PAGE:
Nineteen-year-old Hans Berger falls from a rearing horse. A military vehicle almost crushes his skull.
Later that evening, Berger receives a telegram from his family. He finds this odd for two reasons:
1) He’d never received a single telegram from his family.
2) The telegram expressed concern; his family seemed to know something had happened even though they lived miles away.
Remembering how currents of fear flowed through him during the accident, Berger wonders if—by some mysterious brain mechanism—he had sent a “distress signal” to his family. Berger will spend the rest of his life looking for empircal evidence to explain the brain's abstract processes.
1892 - 1920, University of Jena, Germany
Berger craved more substance than brain theories could offer; he wanted to observe and measure actual brain activity, to see the mind in action. His experiments involved unorthodox apparatus and methods. (Picture a subject with a dish of water on his head. A wire connects him to a machine fixed with a set of metal symbols. Behind the subject’s unsuspecting back, Berger fires a pistol and listens as the clashing metal symbols record changes in the subject’s blood flow.)
Despite Berger’s creative techniques, he established only correlations between stimuli and energy output; he observed no imprints of brain activity.
1920 - 1940, University of Jena, Germany
Berger focused his attention on directly capturing electrical activity in the brain, or as he would say, “creating a brain mirror.” Having failed to collect electrical readings in the past, Berger committed to tweaking and adjusting his equipment—an electrometer, electrodes, and a string galvanometer—until he had tried every configuration and variation possible.
After weeks of modifications, Berger recorded the first electroencephalogram (EEG) readings. The lines, while faint, captured electrical oscillations—a measurable, scientific metric for studying brain activity.
Invigorated, Berger invested in new equipment, tested different configurations, and experimented on more subjects. In 1929, Berger published a paper on his findings, “On the Human Electroencephalogram (Uber das Elektrenkephalogramm des Menschen).”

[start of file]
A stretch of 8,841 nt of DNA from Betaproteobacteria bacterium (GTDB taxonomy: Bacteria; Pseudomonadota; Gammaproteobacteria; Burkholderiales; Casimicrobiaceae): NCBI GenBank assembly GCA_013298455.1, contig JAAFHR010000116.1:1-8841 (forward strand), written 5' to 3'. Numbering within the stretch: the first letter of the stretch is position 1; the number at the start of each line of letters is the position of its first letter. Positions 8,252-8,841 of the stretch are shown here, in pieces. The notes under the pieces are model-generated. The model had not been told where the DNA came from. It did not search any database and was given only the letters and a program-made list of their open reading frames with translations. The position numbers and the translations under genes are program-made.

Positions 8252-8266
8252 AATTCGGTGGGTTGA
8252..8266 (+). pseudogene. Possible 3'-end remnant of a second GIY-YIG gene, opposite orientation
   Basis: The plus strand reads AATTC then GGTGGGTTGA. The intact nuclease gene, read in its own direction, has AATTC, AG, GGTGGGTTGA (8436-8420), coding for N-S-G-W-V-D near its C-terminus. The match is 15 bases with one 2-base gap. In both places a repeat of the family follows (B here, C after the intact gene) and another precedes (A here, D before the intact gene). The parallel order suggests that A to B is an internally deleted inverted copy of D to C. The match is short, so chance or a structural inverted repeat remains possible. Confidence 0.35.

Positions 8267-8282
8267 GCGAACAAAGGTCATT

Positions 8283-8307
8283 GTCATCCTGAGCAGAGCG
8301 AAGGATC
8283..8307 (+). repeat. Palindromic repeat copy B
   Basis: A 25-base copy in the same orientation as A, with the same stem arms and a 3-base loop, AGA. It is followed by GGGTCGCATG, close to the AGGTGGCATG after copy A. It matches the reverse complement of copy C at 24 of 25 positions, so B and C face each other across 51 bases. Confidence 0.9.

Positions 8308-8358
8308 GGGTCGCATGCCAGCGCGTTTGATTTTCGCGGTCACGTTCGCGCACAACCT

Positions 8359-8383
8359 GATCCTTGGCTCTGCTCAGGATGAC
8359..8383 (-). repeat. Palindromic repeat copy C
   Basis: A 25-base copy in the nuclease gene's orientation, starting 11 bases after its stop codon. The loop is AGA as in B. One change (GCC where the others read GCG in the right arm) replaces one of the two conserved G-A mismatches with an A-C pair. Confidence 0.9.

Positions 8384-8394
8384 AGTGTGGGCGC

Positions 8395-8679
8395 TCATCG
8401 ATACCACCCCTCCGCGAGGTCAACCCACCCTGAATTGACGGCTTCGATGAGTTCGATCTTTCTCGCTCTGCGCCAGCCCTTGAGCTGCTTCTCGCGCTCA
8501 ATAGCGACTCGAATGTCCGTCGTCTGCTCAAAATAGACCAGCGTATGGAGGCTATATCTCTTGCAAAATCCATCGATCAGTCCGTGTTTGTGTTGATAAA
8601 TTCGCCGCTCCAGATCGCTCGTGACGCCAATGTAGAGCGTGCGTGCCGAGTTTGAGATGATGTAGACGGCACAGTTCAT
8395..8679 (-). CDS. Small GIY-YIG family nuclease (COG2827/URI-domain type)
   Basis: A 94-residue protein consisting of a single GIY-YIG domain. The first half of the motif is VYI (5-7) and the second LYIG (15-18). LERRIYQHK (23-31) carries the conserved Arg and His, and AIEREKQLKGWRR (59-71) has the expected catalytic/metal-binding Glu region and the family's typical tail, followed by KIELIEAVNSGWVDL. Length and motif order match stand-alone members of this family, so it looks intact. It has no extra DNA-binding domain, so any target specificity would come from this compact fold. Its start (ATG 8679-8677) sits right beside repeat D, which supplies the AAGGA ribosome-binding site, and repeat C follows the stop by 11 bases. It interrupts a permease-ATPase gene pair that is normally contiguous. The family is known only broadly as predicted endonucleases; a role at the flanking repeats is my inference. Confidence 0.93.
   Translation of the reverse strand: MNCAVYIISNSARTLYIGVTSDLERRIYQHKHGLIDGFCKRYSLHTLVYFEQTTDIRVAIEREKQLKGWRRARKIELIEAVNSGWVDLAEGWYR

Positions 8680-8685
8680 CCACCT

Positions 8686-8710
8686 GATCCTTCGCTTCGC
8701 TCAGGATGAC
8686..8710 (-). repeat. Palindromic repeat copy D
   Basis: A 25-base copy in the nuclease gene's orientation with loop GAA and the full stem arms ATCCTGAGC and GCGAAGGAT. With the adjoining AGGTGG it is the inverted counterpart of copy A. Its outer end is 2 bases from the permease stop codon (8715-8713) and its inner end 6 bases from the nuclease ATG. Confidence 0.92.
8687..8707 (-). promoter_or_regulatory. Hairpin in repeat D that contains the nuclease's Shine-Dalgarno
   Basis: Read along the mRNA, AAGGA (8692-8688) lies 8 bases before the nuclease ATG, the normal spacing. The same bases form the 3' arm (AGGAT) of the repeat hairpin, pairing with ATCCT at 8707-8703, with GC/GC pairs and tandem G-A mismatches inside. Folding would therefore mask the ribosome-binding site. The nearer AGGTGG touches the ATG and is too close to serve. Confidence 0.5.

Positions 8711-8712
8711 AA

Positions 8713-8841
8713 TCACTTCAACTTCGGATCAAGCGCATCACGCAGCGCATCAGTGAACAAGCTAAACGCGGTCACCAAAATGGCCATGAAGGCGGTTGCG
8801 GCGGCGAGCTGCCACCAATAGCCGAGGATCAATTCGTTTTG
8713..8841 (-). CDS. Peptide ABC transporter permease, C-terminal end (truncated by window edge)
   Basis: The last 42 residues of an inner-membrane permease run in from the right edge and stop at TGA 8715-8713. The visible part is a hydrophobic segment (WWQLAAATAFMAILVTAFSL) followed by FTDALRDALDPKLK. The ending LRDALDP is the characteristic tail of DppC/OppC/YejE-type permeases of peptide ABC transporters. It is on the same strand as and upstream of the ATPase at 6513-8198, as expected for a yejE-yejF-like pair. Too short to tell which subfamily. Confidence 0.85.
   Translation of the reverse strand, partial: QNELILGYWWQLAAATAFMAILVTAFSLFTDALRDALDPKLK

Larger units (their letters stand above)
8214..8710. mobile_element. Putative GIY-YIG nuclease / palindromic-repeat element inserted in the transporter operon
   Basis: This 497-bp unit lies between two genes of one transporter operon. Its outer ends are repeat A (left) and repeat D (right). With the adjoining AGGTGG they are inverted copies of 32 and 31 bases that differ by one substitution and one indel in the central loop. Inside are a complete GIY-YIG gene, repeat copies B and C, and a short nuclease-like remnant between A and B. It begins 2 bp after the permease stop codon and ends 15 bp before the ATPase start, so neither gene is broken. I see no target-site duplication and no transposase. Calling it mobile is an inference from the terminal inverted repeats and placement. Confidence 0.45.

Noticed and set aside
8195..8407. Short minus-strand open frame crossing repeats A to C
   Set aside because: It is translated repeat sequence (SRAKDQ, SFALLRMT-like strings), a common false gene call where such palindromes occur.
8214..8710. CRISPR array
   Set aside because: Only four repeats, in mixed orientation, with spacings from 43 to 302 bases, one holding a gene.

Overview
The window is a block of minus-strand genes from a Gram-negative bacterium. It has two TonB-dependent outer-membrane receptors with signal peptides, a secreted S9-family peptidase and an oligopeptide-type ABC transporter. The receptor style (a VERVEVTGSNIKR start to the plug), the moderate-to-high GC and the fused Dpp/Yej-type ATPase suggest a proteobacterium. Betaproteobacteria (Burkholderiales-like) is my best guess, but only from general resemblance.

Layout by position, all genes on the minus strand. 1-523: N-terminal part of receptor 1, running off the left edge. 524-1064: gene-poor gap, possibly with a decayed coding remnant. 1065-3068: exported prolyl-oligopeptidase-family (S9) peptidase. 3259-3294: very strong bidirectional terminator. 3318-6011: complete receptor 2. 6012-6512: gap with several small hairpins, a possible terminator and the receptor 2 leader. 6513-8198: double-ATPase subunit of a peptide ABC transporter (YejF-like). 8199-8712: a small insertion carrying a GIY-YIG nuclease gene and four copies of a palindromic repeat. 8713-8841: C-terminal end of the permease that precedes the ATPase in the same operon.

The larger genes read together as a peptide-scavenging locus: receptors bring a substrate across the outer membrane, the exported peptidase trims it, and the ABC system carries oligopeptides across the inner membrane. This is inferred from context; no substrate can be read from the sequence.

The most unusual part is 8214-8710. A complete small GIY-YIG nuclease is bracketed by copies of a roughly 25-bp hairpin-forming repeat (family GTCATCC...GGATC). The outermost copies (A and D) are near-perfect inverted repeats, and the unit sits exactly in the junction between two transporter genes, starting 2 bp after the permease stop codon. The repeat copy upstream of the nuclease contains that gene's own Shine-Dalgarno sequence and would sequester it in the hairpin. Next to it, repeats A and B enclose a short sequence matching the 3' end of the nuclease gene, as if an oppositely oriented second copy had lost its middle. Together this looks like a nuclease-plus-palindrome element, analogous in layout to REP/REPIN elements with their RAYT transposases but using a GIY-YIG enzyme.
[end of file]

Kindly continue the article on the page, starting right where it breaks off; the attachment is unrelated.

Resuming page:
Scientists, clinicians, and engineers around the world built on Berger’s invention, creating more accurate readings, finding clinical applications, and perfecting the instrumentation.
“Within 20 years of Berger’s first publication, EEG had become a formal laboratory or department in many institutions,” writes brain researcher Thomas F. Collura in a paper on the history and evolution of the EEG. “By the mid-1950s, nearly every teaching hospital was equipped for EEG. By 1960, systems were found in many other hospitals and in private practices.”
Present day, worldwide
During World War I, Berger kept a journal where he recorded ambitious hopes for his invention.
“Thinking about new paths in my scientific work. Go further along previous paths, but only those with some connection to [clinical] practice . . . i.e. Meaning of psychic origins for mental and other diseases (critical investigation!) . . .”
EEG fulfilled and surpassed Berger’s hopes.
The technology revolutionized neurological and psychiatric care. Real-time tracking of brain activity increased the precision and safety of brain surgery, and it also fortified the understanding and diagnosis of neurological disorders, including epilepsy and neurodegeneration. Researchers at UCLA now want to leverage EEG to establish biomarkers relevant to autism spectrum disorder (ASD).
"We should be able to use EEG to start understanding different processing patterns in high-risk infants and in children with autism across the spectrum,” says Shafali Spurling Jeste, MD. “If you can give a baby a task or show them pictures while recording EEG, you can get a readout of how the brain is processing information without having to ask the infant or child to provide an answer. You also can measure the way in which brain networks are connected and functioning. That's pretty powerful."